As you step off the train and onto the platform, you make a right turn like you've done so many times in the past, it seems almost involuntary like breathing or blinking. You walk down the platform, past the beams supporting the ceiling. Each one reads the same thing: 2 - 4. Overhead you see advertisement signs hanging from the ceiling. Joan Cusack appeals to you to try U.S. Cellular. A Hewlett-Packard mobile phone now runs on Windows. Stop and eat at Noodles and Company. Signs above tell the engineers just how far they have before they hit the end of the track. 300, 250, 200, 150, 100. You follow the rest of the herd, filing through the double automatic doors and into the station.
You step onto the concourse, the grand concourse that has seen a billion passengers in its existence. To the right is a small waiting area down a short stairway, perhaps four or five rungs, and the doors leading to even-numbered platforms: track 4, track 6, track 8, and so on. But you make a left turn, like you've done so many times before. You don't know why, because you always end up turning right and proceeding into the Amtrak waiting area. But you do anyway.
The experience of Chicago Union Station in the early hours on a Saturday is an eerie one. This structure handles a third of a million people every weekday. White-collar downtown commuters filing off in the mornings, returning in the evening for their suburban homes. As you walk by, you see the small newsstand. The big steel gate is rolled down two-thirds of the way; a stockboy is loading up the racks with the morning editions and snack treats. You look for the people, the 300,000 who come by every day. You see very few. Most of those you see are police - both private rent-a-cops and Chicago's finest. As you pass by the Amtrak waiting area, you steal a glance and see a smattering of passengers who are still waiting in their seats, sustained all night by complimentary bad coffee, waiting for a train to begin boarding that still has no equipment. There's only a few morning commuters beyond the concourse, and you don't bother making eye contact with any of them.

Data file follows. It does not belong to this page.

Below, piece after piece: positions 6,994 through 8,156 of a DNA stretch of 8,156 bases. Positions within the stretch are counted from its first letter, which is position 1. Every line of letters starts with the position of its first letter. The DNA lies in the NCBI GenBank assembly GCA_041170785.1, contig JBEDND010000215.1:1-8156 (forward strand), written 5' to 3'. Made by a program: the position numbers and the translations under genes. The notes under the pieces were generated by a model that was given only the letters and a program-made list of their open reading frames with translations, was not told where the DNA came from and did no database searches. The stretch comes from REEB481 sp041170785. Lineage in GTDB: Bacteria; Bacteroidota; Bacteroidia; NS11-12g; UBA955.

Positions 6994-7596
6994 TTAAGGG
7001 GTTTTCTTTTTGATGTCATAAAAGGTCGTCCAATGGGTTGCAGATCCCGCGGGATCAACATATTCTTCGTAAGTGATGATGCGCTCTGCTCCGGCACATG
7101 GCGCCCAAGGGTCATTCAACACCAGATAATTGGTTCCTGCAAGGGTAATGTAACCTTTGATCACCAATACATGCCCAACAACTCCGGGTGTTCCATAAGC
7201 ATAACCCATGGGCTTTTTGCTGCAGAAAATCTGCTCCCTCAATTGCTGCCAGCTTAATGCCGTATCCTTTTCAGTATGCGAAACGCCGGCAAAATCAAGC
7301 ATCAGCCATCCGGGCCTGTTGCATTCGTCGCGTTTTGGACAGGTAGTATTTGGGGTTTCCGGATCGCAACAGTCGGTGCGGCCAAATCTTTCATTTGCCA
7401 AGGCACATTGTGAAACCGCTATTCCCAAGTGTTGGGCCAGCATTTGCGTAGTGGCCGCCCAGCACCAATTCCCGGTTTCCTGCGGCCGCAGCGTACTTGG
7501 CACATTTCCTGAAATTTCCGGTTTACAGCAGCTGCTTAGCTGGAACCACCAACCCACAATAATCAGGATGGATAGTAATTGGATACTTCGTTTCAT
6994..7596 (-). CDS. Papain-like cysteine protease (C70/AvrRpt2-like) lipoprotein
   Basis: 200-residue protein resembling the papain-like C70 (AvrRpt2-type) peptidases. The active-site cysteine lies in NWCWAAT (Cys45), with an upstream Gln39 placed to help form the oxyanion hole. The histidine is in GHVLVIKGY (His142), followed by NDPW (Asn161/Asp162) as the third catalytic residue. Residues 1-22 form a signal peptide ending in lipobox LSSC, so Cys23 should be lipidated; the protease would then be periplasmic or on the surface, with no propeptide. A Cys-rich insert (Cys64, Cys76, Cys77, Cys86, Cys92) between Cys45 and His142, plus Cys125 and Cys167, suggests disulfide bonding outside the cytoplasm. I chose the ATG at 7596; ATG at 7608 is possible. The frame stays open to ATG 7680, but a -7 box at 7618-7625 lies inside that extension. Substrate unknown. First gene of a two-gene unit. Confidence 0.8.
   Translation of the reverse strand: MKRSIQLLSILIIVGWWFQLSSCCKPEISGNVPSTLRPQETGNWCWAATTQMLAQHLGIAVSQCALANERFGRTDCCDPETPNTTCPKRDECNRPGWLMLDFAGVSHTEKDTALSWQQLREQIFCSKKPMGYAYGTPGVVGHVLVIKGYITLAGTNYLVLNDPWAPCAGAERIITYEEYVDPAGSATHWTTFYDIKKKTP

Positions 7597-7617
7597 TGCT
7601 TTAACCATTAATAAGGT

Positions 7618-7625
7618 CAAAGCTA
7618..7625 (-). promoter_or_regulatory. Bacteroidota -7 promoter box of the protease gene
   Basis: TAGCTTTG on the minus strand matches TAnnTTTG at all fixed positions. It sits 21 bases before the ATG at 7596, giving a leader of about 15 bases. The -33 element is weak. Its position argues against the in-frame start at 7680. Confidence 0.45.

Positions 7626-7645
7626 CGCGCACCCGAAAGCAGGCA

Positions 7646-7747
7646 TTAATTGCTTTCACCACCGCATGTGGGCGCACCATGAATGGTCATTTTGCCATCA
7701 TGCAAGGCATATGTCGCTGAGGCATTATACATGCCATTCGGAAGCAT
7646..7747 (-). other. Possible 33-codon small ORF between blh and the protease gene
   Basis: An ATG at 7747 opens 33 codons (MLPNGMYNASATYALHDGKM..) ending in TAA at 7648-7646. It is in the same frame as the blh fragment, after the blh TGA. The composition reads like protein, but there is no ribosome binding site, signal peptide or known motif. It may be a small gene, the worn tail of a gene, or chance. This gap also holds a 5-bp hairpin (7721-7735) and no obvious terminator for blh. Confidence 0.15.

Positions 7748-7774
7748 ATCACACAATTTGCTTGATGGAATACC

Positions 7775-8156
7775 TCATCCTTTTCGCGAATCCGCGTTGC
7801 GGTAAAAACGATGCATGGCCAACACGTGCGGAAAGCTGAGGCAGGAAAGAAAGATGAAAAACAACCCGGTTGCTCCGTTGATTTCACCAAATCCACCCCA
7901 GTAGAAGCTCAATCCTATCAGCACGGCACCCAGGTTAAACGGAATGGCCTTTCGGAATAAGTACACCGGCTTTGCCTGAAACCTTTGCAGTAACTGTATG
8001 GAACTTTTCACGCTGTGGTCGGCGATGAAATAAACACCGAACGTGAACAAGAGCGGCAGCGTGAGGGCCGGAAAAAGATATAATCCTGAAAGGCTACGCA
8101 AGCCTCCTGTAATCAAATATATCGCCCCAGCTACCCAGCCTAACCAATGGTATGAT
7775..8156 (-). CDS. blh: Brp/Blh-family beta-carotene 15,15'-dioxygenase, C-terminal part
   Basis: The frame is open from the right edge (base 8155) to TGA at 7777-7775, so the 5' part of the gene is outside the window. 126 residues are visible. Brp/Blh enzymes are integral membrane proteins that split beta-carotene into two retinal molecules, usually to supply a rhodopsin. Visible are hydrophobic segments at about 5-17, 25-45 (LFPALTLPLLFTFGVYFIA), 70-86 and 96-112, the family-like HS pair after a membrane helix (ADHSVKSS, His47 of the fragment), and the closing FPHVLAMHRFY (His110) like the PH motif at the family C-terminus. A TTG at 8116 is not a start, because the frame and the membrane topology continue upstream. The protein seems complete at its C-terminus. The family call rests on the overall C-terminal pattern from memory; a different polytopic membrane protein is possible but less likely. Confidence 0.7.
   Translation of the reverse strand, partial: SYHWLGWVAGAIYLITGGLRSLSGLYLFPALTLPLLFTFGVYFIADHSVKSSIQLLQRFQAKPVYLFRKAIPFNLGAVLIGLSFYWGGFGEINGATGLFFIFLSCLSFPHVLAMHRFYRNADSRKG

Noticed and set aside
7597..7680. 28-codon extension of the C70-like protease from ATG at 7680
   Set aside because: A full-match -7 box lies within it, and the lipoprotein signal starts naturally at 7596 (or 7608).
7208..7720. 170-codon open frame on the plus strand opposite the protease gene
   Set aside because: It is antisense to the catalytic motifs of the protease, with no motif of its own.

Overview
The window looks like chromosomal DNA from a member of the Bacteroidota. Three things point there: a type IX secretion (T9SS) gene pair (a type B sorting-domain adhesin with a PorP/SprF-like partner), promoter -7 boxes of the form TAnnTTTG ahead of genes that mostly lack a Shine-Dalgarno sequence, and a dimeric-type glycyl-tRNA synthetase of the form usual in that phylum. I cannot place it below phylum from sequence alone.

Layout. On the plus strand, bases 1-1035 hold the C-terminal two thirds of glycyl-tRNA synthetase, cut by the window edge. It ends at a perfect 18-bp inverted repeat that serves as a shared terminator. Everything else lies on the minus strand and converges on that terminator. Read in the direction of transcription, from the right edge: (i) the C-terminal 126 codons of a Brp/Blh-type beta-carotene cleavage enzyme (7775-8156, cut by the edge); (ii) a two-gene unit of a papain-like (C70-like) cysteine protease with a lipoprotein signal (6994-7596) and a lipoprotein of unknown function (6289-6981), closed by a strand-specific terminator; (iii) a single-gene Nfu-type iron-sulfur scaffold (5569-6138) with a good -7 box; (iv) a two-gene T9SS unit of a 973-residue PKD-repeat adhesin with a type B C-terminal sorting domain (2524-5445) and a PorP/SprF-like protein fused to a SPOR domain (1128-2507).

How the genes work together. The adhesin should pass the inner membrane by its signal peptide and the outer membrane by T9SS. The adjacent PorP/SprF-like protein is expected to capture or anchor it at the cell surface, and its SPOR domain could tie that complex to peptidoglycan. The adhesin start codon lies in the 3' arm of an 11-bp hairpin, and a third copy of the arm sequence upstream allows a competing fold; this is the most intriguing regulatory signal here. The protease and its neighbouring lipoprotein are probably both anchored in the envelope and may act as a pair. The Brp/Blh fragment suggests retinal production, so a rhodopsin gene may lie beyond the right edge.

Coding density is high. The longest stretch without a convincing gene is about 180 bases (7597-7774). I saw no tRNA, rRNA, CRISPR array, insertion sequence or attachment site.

You pass through and eventually find yourself on the north concourse, the other side of the station. This is where more trains, trains on the Milwaukee District and on the North Central Service for the north and west suburbs, start and finish their runs. You see below the marquees announcing that you are about to enter the platform servicing Track 15 that this is an exit to Madison Street. This is what you want, so you go. As you walk down the platform, the experience is more eerie yet. You look to your left and see a single Metra locomotive, resplendent in blue paint, sitting silently on a service track. To your right, you see one train, it will depart in a while for points west. You notice a single hard-hatted employee with an orange safety vest walking down one service platform; you also notice a single morning commuter, walking the same plank you are. The entire area is lit by boring orange vapor lamps, save for the smallest slivers of daylight peeking around the corners beyond the ends of the platforms. Slowly but surely, you encounter the end of the platform, which is a staircase that goes up. And up you go, to street level.
The Madison Street entrance area is situated a foot or two below the street level itself. The area is made of a purple marble stone; you look up and see a few cabs - a yellow cab with the name Yellow on the side, and an orange one behind it entitled Wolley. You walk up and find yourself deposited on the sidewalk proper. To your right is a bridge over a branch of the Chicago River; to y